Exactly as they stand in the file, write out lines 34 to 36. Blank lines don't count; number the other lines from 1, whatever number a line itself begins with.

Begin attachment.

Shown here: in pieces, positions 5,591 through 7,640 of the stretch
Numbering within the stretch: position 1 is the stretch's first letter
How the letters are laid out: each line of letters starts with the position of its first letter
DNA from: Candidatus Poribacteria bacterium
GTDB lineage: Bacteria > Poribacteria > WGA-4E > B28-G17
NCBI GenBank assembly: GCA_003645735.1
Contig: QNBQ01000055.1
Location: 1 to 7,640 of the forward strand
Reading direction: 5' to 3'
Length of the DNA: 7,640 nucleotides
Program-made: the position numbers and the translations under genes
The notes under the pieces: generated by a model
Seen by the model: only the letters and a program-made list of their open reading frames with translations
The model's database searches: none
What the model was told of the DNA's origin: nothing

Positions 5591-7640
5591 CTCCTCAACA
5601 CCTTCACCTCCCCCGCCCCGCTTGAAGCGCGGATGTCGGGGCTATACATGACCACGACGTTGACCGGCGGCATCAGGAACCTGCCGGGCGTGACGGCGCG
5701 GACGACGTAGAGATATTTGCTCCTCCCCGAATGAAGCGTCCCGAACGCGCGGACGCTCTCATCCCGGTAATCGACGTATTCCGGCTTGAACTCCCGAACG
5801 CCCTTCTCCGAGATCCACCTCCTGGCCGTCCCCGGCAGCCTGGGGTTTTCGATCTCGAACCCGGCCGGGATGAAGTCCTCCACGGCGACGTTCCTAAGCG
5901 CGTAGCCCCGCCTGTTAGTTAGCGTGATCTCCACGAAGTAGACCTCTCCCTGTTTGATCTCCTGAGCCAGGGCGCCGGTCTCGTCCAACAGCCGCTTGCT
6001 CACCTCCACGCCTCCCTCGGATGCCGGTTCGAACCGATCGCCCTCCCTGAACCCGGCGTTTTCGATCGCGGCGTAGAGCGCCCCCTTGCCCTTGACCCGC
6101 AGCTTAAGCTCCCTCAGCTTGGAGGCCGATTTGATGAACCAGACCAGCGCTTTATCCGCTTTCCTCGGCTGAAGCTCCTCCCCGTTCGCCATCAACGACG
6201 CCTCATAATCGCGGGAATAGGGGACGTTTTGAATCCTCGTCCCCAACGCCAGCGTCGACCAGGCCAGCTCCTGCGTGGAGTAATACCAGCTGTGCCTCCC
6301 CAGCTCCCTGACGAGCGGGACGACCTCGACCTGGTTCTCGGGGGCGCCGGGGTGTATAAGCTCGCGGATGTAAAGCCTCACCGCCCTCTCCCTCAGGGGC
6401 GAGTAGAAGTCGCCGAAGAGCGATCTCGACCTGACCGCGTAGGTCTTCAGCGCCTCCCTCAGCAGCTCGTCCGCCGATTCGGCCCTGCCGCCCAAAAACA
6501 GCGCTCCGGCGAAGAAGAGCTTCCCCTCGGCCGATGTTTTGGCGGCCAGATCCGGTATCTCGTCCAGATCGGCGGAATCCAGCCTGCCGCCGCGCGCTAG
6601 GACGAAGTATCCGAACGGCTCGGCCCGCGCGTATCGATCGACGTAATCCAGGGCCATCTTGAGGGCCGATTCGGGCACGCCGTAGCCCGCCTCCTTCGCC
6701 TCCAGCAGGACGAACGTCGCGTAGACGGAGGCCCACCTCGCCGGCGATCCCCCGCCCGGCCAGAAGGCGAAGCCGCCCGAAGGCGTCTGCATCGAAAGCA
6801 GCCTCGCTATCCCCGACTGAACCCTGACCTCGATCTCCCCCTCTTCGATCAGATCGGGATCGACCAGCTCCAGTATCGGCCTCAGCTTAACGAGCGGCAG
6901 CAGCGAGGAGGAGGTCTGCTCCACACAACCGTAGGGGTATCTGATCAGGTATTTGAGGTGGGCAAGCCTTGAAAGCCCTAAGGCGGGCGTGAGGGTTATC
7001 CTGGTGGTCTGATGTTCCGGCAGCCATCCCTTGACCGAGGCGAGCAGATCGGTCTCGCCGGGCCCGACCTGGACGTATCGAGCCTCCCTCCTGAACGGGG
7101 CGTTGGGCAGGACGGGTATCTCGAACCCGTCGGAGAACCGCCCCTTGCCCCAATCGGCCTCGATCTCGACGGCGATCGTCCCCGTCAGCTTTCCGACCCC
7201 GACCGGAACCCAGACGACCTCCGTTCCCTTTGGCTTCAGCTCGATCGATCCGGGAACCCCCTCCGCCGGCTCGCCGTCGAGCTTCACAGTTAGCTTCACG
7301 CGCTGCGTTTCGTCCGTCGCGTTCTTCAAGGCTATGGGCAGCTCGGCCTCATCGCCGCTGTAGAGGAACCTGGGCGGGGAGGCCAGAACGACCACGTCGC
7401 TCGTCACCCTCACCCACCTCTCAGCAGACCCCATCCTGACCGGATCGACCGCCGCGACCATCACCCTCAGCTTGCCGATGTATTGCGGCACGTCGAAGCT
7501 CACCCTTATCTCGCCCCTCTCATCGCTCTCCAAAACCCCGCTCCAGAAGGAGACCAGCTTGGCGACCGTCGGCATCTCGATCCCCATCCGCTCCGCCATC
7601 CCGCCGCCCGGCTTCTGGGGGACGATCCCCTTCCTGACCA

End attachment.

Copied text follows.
7201 GACCGGAACCCAGACGACCTCCGTTCCCTTTGGCTTCAGCTCGATCGATCCGGGAACCCCCTCCGCCGGCTCGCCGTCGAGCTTCACAGTTAGCTTCACG
7301 CGCTGCGTTTCGTCCGTCGCGTTCTTCAAGGCTATGGGCAGCTCGGCCTCATCGCCGCTGTAGAGGAACCTGGGCGGGGAGGCCAGAACGACCACGTCGC
7401 TCGTCACCCTCACCCACCTCTCAGCAGACCCCATCCTGACCGGATCGACCGCCGCGACCATCACCCTCAGCTTGCCGATGTATTGCGGCACGTCGAAGCT